(Enjoy this first blog in a new series called Redeemed Work by David Achata. You can read part two here.)

God changes our identity so our work is no longer about personal advancement.

Recently I sat in a hotel bar with a group of executives near Boston. My job was to facilitate their quarterly meetings, help them improve professionally, and align on a simple strategy for their next season of time. At the end of a long day we sat there talking about work, laughing, and getting to know one another. This type of thing happens to me regularly.

When I’m in these meetings (before, during, or after), I think sometimes, “Does God care about this?” Eugene Peterson’s paraphrase of Romans 12:1–2 does a great job of answering with a resounding “YES.”

“So here’s what I want you to do, God helping you: Take your everyday, ordinary life—your sleeping, eating, going-to-work, and walking-around life—and place it before God as an offering. Embracing what God does for you is the best thing you can do for him. Don’t become so well-adjusted to your culture that you fit into it without even thinking…”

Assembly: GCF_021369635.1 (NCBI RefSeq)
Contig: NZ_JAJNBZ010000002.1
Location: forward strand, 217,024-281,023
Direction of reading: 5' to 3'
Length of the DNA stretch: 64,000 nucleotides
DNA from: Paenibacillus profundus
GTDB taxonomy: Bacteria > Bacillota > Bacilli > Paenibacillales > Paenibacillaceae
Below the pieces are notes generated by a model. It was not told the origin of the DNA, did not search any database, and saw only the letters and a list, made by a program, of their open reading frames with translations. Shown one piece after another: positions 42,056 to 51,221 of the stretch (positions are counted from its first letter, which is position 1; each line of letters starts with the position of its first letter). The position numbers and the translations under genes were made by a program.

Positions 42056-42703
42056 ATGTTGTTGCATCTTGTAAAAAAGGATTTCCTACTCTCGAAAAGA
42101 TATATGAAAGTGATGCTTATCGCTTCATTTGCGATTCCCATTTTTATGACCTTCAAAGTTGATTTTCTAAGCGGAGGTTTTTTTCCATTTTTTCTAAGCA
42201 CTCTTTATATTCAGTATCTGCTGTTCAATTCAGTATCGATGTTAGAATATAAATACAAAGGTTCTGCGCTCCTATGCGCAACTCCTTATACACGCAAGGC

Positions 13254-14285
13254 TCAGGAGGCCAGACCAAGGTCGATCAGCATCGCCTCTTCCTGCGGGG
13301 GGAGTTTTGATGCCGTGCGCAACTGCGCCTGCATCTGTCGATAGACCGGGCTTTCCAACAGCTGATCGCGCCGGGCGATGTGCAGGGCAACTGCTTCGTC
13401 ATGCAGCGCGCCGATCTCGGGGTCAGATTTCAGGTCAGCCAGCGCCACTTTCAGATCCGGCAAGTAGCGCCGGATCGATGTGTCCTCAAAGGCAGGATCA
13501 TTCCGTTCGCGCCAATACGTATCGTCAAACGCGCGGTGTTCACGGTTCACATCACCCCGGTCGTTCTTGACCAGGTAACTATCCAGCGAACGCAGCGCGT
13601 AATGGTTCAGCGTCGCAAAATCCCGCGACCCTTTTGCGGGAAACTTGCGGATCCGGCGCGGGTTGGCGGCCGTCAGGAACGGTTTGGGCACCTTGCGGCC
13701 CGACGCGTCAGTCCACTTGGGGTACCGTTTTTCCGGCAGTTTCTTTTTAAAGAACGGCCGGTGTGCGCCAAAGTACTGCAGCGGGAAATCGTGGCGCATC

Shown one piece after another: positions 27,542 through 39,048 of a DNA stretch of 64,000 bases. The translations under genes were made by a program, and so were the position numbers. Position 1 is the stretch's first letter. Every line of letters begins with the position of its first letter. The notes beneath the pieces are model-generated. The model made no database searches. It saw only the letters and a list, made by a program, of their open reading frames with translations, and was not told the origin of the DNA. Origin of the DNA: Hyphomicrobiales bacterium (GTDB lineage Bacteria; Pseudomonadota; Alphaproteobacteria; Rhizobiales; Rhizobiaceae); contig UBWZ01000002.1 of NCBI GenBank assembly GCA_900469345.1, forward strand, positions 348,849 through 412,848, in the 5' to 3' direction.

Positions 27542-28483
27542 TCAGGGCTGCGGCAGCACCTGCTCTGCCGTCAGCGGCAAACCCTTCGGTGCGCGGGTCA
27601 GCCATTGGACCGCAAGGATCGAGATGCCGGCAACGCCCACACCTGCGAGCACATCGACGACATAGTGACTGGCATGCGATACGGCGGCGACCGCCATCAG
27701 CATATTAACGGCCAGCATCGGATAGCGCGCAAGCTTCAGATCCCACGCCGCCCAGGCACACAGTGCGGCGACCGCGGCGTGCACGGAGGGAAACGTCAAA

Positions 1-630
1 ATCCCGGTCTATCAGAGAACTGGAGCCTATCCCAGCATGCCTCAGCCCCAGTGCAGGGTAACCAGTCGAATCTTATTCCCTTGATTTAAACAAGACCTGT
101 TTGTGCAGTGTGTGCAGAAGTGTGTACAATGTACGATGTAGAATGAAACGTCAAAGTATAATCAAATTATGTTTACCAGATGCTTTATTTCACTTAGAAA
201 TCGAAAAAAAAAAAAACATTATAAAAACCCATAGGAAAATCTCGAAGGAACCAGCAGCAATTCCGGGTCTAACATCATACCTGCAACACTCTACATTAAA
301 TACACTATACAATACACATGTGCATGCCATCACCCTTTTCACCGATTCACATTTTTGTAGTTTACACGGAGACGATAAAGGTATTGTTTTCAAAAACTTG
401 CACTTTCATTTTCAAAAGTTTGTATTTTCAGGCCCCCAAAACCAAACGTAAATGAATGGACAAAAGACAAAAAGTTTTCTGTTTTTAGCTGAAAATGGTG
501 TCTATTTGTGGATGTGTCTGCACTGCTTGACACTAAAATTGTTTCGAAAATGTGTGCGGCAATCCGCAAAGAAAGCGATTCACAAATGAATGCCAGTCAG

I was raised in a conservative Christian environment to believe that if you really wanted to serve God you’d work as a pastor, doctor, or teacher. It was encouraged even more to do those things as an overseas missionary or in a Christian institution. While I do believe there’s great merit in working in those environments, I’d like to present another perspective.

Redeemed Work Series

God cares so much about the world that He’s placed all types of people in all fields of work so people might experience the “fullness of him who fills all in all” (Eph. 1:23, Hab. 2:14). Does God care about my executive meetings, or your 9-5 job, or whatever it is that you fill your day with? You bet he does. Since this is the case, we ought to understand how God transforms us and our work to this end. I’d like to share a three-blog series on the this subject, Redeemed Work.

God’s paradigm affects our work in three ways.

  • First: God gives us a new identity so our work is no longer about personal advancement.
  • Second: God gives us a new calling, changing our mission to His restorative work.
  • Third: God changes what we worship, so our work becomes a way to walk with Him.